Take this “finally” with a mound of salt — these are the basics. The U.S. compliance landscape is mired and complex. There are hundreds of scenarios in which your brand will have to comply with further state and/or federal regulations, depending on your sales and marketing strategy.

Take direct-to-consumer beverage alcohol shipping, for example. There are several key compliance steps to consider when exploring options for direct-to-consumer beverage alcohol shipments:

DTC Markets: There are certain markets which allow for direct-to-consumer shipments for your beverage type;

Direct to Consumer Licensee: There are certain types of licensees who are authorized for direct-to-consumer sales in your desired market (typically wineries and certain types of retailers);

Select Your Marketer/Advertiser: Select the platform where consumers can order your product. You are equally responsible for ensuring this vendor acts compliantly with your product;

Compliance and Regulatory Support: Compliance solution support is responsible for ensuring shipments adhere to state direct-to-consumer regulations including, but not limited to, tax compliance and household delivery minimums; and

Fulfillment / Pick and Pack facility: This is your licensed warehouse and fulfillment partner responsible for storage, order fulfillment, delivery and the like. 

The DTC puzzle

Many beverage alcohol brands cannot compliantly ship direct-to-consumer. Therefore, you might instead consider an e-commerce strategy as you plan your launch alongside traditional distribution. E-commerce websites directly partner with networks of retailers to facilitate online sales to consumers. Your brand needs to compliantly have a wholesaler in place first in order to have ordering availability from these retailers. 

Ultimately, there has never been a better time to launch a new beverage alcohol brand, given the experimentation and demand of a shifting consumer. While U.S. beverage alcohol compliance can be a burden on new and evolving beverage alcohol brands, it does not have to be.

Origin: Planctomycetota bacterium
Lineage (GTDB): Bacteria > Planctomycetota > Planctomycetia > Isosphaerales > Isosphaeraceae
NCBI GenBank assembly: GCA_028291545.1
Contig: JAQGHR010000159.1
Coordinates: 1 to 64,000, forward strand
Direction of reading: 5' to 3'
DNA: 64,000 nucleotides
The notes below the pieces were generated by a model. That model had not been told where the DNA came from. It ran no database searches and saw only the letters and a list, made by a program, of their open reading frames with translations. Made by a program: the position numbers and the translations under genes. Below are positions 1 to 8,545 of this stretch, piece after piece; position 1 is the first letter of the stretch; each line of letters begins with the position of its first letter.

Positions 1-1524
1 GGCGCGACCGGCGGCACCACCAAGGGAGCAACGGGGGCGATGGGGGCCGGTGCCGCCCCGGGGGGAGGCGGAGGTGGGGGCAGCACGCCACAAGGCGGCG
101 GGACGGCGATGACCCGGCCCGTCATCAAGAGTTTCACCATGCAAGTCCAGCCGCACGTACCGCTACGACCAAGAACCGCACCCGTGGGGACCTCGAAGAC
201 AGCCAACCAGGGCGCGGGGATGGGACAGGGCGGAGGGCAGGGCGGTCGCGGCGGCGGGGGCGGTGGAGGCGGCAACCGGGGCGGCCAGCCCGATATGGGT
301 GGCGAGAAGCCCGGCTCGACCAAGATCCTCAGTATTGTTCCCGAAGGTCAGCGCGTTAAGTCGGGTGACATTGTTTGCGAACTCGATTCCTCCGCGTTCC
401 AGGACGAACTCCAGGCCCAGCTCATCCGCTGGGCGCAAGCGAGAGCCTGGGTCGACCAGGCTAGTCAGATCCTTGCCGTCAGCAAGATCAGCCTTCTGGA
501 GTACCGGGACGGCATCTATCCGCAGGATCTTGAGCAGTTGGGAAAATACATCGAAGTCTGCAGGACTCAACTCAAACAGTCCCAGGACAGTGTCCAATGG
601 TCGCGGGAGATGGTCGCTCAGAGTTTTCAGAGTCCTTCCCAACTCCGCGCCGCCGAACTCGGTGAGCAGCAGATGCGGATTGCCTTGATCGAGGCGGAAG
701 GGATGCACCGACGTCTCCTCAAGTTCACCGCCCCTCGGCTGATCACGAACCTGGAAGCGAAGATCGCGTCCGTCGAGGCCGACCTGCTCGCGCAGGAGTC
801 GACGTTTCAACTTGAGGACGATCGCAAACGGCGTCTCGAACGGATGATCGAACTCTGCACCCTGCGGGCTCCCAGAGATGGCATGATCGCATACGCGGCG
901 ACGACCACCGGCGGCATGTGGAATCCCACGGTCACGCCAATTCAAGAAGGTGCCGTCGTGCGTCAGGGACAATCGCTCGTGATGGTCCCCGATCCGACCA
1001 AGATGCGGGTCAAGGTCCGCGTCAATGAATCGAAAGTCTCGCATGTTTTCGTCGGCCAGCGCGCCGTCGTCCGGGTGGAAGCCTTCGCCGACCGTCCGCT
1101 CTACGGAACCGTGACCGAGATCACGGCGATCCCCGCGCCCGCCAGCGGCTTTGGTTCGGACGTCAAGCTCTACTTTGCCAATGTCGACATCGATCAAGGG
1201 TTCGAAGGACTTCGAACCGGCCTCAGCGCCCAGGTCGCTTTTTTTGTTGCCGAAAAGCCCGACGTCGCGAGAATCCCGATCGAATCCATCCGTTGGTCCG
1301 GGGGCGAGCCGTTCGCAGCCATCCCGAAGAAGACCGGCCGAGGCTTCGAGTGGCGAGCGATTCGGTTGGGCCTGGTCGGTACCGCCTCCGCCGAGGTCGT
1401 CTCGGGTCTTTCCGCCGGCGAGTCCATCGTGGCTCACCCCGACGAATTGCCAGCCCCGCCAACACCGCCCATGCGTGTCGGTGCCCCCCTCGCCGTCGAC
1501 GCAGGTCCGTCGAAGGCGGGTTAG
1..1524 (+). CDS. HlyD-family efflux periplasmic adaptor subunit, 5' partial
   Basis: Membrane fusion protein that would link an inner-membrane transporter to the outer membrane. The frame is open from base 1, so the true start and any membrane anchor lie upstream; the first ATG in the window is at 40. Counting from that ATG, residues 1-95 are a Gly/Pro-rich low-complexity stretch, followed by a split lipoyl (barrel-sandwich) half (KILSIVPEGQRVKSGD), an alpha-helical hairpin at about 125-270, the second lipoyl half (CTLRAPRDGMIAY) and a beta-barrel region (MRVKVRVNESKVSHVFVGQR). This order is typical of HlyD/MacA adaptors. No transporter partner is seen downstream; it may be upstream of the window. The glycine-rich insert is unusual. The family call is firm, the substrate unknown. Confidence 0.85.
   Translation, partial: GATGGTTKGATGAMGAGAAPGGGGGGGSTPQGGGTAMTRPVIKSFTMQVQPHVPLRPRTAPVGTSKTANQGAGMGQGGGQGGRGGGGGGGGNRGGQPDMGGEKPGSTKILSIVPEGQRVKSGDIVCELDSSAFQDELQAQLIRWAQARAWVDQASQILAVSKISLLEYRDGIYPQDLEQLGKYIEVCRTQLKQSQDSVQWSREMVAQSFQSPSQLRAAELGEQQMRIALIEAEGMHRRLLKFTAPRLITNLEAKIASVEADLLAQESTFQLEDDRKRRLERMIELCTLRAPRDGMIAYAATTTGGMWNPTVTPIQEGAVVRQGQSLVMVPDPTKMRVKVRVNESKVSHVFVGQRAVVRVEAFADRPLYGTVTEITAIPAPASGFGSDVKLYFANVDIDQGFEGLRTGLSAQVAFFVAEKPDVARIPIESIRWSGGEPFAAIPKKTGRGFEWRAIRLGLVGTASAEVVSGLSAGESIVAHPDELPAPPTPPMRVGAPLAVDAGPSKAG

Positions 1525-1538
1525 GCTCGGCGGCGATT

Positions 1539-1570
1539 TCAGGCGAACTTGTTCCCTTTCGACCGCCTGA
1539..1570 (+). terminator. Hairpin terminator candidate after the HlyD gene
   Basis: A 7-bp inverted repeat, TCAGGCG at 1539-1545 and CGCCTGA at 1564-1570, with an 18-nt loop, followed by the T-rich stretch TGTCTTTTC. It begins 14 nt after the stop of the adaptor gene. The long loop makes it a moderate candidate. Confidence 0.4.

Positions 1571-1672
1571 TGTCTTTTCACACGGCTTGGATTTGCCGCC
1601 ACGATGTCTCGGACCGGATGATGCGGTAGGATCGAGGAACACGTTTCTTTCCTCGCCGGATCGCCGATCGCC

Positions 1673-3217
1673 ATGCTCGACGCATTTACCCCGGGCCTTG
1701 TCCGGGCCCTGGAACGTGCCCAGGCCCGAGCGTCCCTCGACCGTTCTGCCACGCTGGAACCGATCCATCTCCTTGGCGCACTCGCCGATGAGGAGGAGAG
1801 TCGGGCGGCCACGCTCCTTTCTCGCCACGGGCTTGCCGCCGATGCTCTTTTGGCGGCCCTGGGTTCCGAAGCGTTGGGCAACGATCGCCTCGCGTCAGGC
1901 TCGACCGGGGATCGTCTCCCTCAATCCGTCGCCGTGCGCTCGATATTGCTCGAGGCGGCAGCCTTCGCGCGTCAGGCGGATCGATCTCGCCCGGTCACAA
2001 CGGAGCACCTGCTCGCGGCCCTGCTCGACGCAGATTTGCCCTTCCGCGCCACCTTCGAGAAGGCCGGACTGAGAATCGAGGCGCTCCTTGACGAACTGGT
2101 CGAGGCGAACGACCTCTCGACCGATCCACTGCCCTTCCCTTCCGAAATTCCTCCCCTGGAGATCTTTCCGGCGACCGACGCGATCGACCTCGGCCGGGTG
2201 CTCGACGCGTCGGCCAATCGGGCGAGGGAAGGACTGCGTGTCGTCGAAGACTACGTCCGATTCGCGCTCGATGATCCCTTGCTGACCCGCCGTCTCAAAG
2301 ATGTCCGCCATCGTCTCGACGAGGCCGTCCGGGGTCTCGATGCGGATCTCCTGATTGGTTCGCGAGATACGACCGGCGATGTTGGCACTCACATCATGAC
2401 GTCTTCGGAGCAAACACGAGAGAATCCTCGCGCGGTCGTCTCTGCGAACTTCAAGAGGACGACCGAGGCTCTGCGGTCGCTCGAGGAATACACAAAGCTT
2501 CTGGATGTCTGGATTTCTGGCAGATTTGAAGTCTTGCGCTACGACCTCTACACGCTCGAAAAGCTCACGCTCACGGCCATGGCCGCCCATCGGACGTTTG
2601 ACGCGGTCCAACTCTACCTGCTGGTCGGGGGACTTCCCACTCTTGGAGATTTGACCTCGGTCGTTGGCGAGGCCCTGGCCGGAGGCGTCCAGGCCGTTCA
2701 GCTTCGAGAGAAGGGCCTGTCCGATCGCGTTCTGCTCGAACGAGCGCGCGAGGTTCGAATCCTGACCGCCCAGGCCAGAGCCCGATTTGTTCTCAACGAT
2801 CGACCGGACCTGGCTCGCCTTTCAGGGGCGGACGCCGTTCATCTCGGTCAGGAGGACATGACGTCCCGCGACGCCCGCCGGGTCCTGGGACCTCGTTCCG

Over the last 20 years, I have worked with thousands of brands of various types and sizes. The ones that excel empower and partner with their compliance and tax partners, which leaves them the appropriate time and focus internally for their commercial strategy and scaling their brand in-market. 

______________________________________________

Cheryl Tittle

Cheryl Tittle

Cheryl Tittle joined MHW, LTD, a nationally licensed wine, spirits, liquor importer, distributor and service provider for developing and established brands in the alcohol industry, in 2002. In her current role as director of compliance, she manages a team of 20 regulatory professionals. The compliance team provides beverage suppliers with the opportunity to realize market strategies and sales goals by delivering comprehensive regulatory support and solutions across a wide range of beverage alcoholic types and routes to market. 

Tittle is proficient in corporate beverage alcohol licensing for wine, spirit and malt beverage in the importer and wholesaler distribution tiers. She has developed an aptitude for understanding marketing strategies and framing regulatory requirements in terms of the impact on business. Tittle is a stakeholder in developing internal compliance systems, data management processes and product compliance status reporting. The achievement she’s most proud of is her training and development of several managers and many team members in a vital component of this very impressive beverage alcohol ecosystem that is regulatory compliance.

Advertisement

LEAVE A REPLY

Please enter your comment!
Please enter your name here

This site uses Akismet to reduce spam. Learn how your comment data is processed.